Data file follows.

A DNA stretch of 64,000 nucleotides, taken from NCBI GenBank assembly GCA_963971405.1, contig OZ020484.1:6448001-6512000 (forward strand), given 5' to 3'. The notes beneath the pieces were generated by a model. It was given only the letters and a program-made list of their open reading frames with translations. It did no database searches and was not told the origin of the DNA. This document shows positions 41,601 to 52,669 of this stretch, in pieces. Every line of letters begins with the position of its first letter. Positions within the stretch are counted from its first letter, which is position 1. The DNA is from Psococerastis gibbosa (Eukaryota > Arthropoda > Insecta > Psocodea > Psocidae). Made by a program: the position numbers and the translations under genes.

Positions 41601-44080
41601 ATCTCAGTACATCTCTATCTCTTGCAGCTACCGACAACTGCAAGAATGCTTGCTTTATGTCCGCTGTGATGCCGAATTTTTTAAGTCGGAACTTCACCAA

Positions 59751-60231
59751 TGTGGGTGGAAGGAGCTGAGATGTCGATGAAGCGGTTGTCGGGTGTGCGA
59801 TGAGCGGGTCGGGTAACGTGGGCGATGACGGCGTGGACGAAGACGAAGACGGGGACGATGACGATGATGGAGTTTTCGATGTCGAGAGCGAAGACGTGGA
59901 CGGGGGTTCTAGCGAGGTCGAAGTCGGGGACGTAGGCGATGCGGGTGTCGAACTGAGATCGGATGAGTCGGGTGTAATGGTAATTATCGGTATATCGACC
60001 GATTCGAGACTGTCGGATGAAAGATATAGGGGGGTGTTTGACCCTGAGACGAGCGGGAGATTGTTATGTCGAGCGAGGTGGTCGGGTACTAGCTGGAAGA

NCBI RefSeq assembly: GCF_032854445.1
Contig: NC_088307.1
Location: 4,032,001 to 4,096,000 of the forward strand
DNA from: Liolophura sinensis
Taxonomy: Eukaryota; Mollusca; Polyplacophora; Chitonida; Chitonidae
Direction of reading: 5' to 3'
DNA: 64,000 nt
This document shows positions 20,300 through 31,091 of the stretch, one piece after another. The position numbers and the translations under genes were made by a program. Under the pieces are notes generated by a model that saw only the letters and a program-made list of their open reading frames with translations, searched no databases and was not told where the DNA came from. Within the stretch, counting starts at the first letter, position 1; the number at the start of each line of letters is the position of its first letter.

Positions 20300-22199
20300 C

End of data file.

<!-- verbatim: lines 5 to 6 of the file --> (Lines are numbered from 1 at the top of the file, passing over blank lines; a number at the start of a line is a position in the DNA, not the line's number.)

59751 TGTGGGTGGAAGGAGCTGAGATGTCGATGAAGCGGTTGTCGGGTGTGCGA
59801 TGAGCGGGTCGGGTAACGTGGGCGATGACGGCGTGGACGAAGACGAAGACGGGGACGATGACGATGATGGAGTTTTCGATGTCGAGAGCGAAGACGTGGA